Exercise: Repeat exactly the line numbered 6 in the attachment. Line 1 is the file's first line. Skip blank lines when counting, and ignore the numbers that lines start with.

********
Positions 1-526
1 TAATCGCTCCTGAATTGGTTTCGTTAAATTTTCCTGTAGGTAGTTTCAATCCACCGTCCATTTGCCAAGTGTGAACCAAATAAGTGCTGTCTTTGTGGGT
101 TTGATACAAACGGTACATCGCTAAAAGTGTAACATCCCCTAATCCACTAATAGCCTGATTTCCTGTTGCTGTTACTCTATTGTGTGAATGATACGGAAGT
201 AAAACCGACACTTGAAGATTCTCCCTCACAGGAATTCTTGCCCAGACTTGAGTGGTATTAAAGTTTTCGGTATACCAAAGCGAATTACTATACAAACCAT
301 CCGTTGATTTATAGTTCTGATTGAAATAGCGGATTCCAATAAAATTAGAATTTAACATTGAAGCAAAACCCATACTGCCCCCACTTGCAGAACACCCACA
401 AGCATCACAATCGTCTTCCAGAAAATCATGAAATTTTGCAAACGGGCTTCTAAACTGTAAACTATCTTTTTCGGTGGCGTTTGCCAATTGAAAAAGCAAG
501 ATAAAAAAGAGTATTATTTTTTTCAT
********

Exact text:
401 AGCATCACAATCGTCTTCCAGAAAATCATGAAATTTTGCAAACGGGCTTCTAAACTGTAAACTATCTTTTTCGGTGGCGTTTGCCAATTGAAAAAGCAAG